Pompeo and Pence to meet Erdogan in bid to stop Turkish assault
US Secretary of State, Vice-President to meet Turkish leader over Syrian assault
WASHINGTON : US Secretary of State Mike Pompeo yesterday said he and Vice-President Mike Pence aimed to stop Turkey from pressing on with its assaults in Syria when the US delegation meets with Turkish President Tayyip Erdogan this week.
Mr Pompeo, in an interview on Fox Business Network, said the US delegation's goal was to find a resolution to the situation in Syria, not break the US-Turkey relationship.
"We have every expectation that we will meet with President Erdogan," Mr Pompeo told the network, adding it was important that top officials from the Trump administration have direct, "face-to-face" talks.
Mr Pompeo said: "He needs to stop the incursion into Syria. We need them to stand down.
"We need a ceasefire at which point we can begin to put this all back together again."
Asked if he held Mr Erdogan personally responsible for the situation in Syria, Mr Pompeo said: "We have to remember this is a complex situation."
The US delegation was scheduled to depart Washington yesterday evening, according to the White House.
Russian forces have crossed the Euphrates River in northern Syria and reached the outskirts of the city of Kobani, pushing eastward with Kurdish-led Syrian Democratic Forces (SDF), the Syrian Observatory for Human Rights said yesterday.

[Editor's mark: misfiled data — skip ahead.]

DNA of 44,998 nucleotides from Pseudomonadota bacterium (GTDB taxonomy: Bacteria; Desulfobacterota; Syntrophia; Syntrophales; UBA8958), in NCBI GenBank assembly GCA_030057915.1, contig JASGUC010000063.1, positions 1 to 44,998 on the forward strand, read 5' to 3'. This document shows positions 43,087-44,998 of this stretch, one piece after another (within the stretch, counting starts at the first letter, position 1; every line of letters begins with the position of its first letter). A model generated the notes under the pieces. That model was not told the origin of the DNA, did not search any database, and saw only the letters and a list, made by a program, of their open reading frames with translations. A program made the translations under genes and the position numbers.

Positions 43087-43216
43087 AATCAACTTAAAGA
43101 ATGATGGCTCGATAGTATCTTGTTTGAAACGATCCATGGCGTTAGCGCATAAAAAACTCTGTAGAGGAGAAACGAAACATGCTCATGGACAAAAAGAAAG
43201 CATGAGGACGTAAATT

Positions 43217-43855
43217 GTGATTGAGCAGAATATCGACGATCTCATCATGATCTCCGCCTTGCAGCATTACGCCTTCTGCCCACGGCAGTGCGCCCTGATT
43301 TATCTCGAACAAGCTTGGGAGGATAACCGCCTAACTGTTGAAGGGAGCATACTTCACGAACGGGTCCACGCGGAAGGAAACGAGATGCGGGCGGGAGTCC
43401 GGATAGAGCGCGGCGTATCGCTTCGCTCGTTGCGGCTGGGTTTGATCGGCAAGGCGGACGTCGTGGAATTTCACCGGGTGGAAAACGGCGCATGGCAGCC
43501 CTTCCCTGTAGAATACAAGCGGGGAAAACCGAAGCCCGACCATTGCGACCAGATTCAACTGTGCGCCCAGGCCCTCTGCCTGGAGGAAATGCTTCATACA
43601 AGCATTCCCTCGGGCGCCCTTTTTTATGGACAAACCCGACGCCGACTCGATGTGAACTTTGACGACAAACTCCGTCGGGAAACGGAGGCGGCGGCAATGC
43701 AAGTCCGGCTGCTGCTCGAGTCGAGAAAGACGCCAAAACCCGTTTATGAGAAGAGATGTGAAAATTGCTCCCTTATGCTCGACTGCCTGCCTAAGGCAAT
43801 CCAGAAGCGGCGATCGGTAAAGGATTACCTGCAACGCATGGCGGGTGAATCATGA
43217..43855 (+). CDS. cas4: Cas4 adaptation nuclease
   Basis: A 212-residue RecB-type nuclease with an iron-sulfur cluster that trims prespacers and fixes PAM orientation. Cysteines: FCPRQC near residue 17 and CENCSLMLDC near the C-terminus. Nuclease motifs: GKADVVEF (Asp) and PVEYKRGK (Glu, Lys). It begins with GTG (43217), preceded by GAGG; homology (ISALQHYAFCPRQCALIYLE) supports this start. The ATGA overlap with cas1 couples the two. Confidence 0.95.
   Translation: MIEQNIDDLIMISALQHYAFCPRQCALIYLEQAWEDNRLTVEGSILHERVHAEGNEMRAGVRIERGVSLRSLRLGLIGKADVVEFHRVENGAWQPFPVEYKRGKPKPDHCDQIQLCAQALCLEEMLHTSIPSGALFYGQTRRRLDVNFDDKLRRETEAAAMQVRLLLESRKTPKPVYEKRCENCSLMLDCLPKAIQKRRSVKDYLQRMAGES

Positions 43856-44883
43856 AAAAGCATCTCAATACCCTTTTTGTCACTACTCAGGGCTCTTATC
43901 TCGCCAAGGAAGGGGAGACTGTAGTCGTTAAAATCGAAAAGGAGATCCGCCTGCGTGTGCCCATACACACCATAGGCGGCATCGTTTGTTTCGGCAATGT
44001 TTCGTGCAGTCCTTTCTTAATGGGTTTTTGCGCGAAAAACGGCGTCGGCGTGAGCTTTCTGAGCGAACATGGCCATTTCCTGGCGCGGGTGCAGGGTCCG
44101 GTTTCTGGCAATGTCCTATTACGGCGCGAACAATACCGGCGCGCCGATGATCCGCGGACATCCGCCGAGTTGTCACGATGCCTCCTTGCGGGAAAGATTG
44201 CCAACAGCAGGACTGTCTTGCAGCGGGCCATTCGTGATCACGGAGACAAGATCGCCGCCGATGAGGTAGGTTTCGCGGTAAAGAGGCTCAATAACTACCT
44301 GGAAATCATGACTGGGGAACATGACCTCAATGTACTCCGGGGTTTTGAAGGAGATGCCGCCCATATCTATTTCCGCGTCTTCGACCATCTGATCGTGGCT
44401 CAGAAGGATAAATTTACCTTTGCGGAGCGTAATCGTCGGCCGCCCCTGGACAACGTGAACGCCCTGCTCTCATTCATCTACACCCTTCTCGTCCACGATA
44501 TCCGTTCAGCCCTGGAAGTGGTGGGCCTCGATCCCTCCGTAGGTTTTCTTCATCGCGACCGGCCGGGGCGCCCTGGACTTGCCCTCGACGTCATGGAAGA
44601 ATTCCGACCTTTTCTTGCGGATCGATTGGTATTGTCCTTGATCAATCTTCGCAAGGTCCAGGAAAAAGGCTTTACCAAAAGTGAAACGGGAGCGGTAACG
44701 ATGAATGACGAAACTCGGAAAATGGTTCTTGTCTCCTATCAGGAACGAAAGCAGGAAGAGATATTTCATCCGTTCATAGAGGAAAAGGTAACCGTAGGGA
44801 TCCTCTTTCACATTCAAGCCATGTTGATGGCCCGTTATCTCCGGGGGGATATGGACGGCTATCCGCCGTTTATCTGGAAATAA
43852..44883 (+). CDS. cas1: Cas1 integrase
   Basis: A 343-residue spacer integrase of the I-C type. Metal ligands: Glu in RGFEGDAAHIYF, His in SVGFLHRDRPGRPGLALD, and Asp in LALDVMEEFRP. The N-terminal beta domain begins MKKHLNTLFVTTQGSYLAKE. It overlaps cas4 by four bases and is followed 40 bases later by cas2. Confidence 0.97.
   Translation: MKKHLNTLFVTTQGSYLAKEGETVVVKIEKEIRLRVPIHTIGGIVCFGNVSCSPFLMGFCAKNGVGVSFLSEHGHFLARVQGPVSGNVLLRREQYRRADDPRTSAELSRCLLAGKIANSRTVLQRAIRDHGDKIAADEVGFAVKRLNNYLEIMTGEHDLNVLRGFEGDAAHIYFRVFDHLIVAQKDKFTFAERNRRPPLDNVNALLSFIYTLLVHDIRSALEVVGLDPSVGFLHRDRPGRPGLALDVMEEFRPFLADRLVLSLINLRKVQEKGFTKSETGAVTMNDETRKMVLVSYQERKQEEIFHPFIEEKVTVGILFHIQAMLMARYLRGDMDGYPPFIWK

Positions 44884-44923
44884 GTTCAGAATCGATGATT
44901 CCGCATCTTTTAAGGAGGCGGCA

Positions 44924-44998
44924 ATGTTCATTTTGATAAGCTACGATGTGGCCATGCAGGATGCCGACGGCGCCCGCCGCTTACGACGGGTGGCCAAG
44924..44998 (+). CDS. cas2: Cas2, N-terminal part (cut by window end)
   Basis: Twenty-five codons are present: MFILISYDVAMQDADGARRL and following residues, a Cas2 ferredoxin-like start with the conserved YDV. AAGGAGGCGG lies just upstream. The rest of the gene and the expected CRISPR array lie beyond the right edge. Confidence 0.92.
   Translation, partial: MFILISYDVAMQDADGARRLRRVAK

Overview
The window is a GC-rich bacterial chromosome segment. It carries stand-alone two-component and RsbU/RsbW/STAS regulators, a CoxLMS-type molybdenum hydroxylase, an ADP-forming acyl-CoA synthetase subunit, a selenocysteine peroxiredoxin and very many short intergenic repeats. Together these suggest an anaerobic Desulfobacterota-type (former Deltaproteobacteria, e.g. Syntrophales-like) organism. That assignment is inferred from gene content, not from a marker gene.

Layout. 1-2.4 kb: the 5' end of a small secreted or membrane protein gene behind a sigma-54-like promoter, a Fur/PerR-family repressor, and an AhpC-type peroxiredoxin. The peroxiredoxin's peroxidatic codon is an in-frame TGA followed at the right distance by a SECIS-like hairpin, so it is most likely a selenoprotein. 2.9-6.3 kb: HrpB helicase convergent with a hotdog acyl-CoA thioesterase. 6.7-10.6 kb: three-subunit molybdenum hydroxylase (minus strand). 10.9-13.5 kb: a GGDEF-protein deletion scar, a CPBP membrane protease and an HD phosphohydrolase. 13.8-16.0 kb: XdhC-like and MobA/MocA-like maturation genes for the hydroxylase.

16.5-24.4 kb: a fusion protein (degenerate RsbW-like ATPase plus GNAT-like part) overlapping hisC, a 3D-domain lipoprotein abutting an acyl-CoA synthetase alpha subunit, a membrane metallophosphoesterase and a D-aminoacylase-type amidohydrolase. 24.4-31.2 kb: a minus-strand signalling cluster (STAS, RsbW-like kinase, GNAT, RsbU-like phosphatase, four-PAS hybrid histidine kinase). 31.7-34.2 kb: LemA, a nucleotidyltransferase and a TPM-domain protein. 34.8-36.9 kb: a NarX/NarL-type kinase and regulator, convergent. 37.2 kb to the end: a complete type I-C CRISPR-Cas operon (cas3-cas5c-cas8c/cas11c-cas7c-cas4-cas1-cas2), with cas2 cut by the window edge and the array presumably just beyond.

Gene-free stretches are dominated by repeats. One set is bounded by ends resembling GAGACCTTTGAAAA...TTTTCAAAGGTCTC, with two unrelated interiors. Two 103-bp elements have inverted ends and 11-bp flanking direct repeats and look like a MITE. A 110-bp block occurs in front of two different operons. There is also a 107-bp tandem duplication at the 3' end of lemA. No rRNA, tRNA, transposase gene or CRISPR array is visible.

The troop movement comes days after the SDF cut a deal with the Syrian government for army troops to deploy at the Turkey-Syria border following a Turkish invasion of north-east Syria last week.
"Russian forces reached an area outside of Kobani, about 4km to 5km outside the city, after crossing the Euphrates," said Mr Rami Abdulrahman, the director of the Syrian Observatorys, a UK-based war monitor.
Asked about the report, an SDF official said he had not yet received information about such a Russian advance.
Meanwhile, Turkey's Halkbank said yesterday that US charges against it amount to an escalation of Washington's sanctions on Ankara over its military incursion in Syria, while Mr Erdogan called them an "unlawful, ugly" step.
US prosecutors on Tuesday charged the state-owned lender with taking part in a multi-billion-dollar scheme to evade US sanctions on Iran.
The indictment came a day after the US imposed sanctions against Turkey.
The indictment in a US district court in New York, which further strains ties between the Nato allies, alleges Turkey's second-largest state bank conducted fraud, money laundering, and other sanctions offences.
While the US prosecutor did not tie the charges to sanctions over Syria, Halkbank did.
"These were filed as part of the sanctions introduced against our country by the US government in response to Operation Peace Spring, heroically launched by the Turkish army to secure our borders and establish peace in the region," the bank said of the incursion, now in its eighth day.
Mr Erdogan told reporters in Ankara that the Halkbank issue was "supposedly closed. But now they have taken an unlawful, ugly step with the southern New York prosecutors opening it again".
"We will see the decision they will take, and we will (respond) accordingly," he added. - REUTERS